Covering fruit with insect netting, floating row covers or individual bags is the main option right now for SWD in home gardens: For more info see my archived messages for July 31, 2015 and sources of netting August 28, 2015. There is lots of up to date details in my new publication: Resilient Gardens 2016: Climate Change, Stress Disorders, Pest Update. Chorus Frog farm stand on Salt Spring is selling the ‘right stuff’ insect netting by the meter, for covering blueberries, strawberries, etc.
Late blight on tomatoes: Tomatoes were largely uninfected for the last 2 dry summers. Late blight showed up so late last fall that most people didn’t see it in their gardens. But this year we have had several spells of rain or drizzle in the last couple of weeks and more is forecast for this week. Uncovered tomatoes are at risk from late blight infections, which in some wet, cool years, can strike in June. Once infected plant progress total collapse very quickly and there is nothing you can do about it. See it online.
Making sure leaves don’t get wet is the most effective way to avoid late blight. This works: Grow plants in pots under the overhang of a roof; cover garden plants with a clear plastic roof of some kind. A very successful design is a high tunnel employed by many gardeners: tall enough to allow tomatoes to reach full height, but open all around the sides and both ends for good ventilation. In low tunnels and in greenhouses with poor ventilation, condensation inside wets the leaves; I have seen tomatoes in those conditions get late blight even earlier than outdoor plants. Always use irrigation methods that do not wet the leaves. Unfortunately, some people have installed micro-irrigation systems that spray water onto the beds, which is very bad news for tomatoes, onions, garlic, beans, etc. because regularly wetting leaves promotes destructive leaf diseases. For vegetables, the best micro-irrigation systems are those with emitters, drippers or small holes punched along the length of the tubes. Soaker hoses are good too, such as the professional soaker hose from Lee Valley Tools (cheap hoses are a poor investment because they clog easily and may not take your water pressure).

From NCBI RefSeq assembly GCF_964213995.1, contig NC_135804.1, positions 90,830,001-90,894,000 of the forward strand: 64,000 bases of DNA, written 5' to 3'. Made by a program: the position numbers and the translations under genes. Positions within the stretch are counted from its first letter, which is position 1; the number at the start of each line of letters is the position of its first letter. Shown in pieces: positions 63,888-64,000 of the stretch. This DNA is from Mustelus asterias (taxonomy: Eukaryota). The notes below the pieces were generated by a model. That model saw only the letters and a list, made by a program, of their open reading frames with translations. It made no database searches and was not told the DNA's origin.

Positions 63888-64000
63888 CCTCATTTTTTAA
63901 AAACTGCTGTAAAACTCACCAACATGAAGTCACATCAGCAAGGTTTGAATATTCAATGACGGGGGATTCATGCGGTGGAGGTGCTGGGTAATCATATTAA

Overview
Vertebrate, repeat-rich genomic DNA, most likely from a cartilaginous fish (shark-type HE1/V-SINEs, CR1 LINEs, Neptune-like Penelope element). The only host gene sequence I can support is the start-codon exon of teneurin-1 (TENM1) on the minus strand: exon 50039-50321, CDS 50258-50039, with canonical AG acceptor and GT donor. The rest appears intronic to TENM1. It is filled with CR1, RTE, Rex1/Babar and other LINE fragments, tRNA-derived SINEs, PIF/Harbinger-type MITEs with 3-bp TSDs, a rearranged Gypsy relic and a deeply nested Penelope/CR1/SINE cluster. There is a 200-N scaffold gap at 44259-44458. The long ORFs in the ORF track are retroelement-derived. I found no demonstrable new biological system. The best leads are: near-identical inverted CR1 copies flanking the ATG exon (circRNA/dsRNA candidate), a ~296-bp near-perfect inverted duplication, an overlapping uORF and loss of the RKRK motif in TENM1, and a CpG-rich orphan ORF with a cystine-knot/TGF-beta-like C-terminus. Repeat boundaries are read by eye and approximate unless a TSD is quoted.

About Linda A. Gilkeson, Ph.D.
Linda earned a Ph.D. in Entomology from McGill University in 1986, then moved to British Columbia to work for Applied Bio-Nomics Ltd., a company that produces biological controls. From 1991 to 2002 she worked for the provincial government, promoting programs to reduce and eliminate pesticide use. She was head of the provincial State of Environment Reporting Unit for the next six years, then the Executive Director of the Salt Spring Island Conservancy until the end of 2011. Linda now devotes her time to writing, teaching and consulting.
Linda has co-authored pest management training manuals for the government and organic gardening books for Rodale Press. She has self-published two books: Year Around Harvest: Winter Gardening on the Coast and West Coast Gardening: Natural Insect, Weed and Disease Control. Her recent book, Backyard Bounty: The Complete Guide to year-Round Organic Gardening in the Pacific Northwest, has become a BC best seller.
As a private consultant, Linda is a regular instructor in the Master Gardener programs in BC and is busy year around giving workshops on pest management and organic gardening.
Linda has served as President of the Entomological Society of Canada, the Professional Pest Management Association of BC, the Entomological Society of BC and the Salt Spring Island Garden Club. She was awarded a Queen’s Jubilee medal in 2003 and an outstanding achievement award from the Professional Pest Management Association of BC in 2005.
Follow Linda's work at lindagilkeson.com